It’s Oxford English Dictionary’s word of the year for 2013, and if you have a smartphone or a computer with a webcam, it’s probably something you’re familiar with.
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Sometimes you need a picture of yourself — for a social media profile, to document a new hairstyle, or just because you want one — and the easiest way to make that happen is with a photograph that one has taken of oneself, usually with a smartphone or webcam.
Selfies are all the rage these days, with everyone from celebrities to politicians snapping quick pics of themselves and posting them online. Some say that selfies are further evidence of the increasing narcissism of society brought on by social media websites like Facebook and Instagram, while others argue that people have created self-portraits for centuries, and the selfie is just a new version of that.
Do you take selfies and post them online? What do you think of the whole selfie phenomenon?
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When most people think of emergency plans, they think of floods or blizzards or blackouts. Some people, however, have plans for more spooky contingencies.
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Some might say that preparing for a future zombie apocalypse is silly, but others might say that it’s smart to think of every possible event or occurrence or result.
Pop culture’s current interest in zombies has some people thinking about what they would do if the dead came back to life. But the Centers for Disease Control and Prevention in the United States are using this interest to promote public preparedness for natural disasters and other, less supernatural, contingencies.
Do you plan for contingencies like hurricanes or earthquakes? Or do you have a zombie apocalypse plan?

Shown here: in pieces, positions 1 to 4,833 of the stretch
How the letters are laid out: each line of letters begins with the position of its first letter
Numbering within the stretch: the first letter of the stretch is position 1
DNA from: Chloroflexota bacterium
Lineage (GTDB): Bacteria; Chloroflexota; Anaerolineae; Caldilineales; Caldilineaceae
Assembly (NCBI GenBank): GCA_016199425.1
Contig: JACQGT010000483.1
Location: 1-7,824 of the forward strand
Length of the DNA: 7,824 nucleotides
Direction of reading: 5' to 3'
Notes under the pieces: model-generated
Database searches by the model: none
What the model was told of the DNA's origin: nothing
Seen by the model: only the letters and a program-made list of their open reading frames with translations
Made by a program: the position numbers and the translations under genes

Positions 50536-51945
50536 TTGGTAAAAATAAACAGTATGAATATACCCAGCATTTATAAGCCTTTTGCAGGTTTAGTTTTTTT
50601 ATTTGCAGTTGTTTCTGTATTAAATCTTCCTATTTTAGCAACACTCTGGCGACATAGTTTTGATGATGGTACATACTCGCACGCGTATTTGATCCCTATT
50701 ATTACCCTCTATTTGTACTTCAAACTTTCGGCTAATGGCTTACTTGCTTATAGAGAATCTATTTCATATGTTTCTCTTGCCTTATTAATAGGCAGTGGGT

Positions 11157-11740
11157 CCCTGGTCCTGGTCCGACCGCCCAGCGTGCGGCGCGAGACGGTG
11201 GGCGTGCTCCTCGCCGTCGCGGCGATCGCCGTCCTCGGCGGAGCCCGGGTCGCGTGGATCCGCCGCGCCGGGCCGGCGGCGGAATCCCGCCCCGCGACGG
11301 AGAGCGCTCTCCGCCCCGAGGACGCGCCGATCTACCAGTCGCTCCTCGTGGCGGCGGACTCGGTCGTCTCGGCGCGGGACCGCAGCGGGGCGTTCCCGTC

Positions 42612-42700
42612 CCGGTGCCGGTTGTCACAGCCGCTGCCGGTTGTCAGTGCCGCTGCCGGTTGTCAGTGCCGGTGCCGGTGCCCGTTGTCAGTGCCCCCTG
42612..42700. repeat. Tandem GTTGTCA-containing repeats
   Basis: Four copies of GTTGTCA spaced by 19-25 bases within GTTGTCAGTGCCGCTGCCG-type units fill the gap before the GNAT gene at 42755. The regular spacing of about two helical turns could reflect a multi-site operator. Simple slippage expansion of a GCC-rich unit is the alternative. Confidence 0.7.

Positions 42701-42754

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Ever tried to keep a secret, but somehow it got out? How did you handle it?
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When looking for a new job, it’s best to be a little secretive about it at your current job. But what do you do if your boss became aware of your job search?
It’s a tricky situation: you’re looking for work somewhere else and your boss got wind of your activities. Do you confess or deny it?
If you were planning a surprise for your spouse and he or she got wind of it, how do you handle it? What other situations would be ruined if someone got wind of what you were doing?
Study ‘got wind‘!
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Gossip can cause us to make judgments about people we don’t know, even in the most surprising ways.
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When you hear negative things about a person before you meet them, you’ve already been caused to more likely behave in a certain way toward them, but that’s not all.
Bad-mouthing someone behind their back might predispose your listener to think that person is ugly -- inside and out!
Spreading gossip is bad for many reasons, but a new study shows that it can do more harm than you might think. Not only does gossip predispose us to think badly of someone’s personality before we know them, it can also make us think they are physically less attractive!
Imagine someone told you that your new coworker (who you hadn’t met yet) was mean and selfish. When you meet him, you might be predisposed to think that he is uglier than you would have thought if you’d been told he was kind and generous.
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When you’re walking down the street, smartphone in hand and earbuds in your ears, how much are you aware of what’s going on around you?
Study ‘oblivion‘ right now in VN’s Downsides of Too Much Tech studylist.
Smartphones, iPods, PDAs… all of today’s hand-held technologies are so fascinating that they can actually put us into a state of being unaware or unconscious of what is happening.
It’s okay to slip into oblivion when sitting safely at home with your iPhone, but that trance-like state can be dangerous on the street. Pedestrians who fall into “iPod oblivion” might not notice sidewalk hazards, traffic, or other pedestrians, putting themselves at risk
The oblivion-iPod Danger Vocablet highlights the problem of focusing too much on technology instead of paying attention to your surroundings.
Have you ever experienced iPod oblivion? How do you think you can avoid it?
Get to studying ‘oblivion‘!
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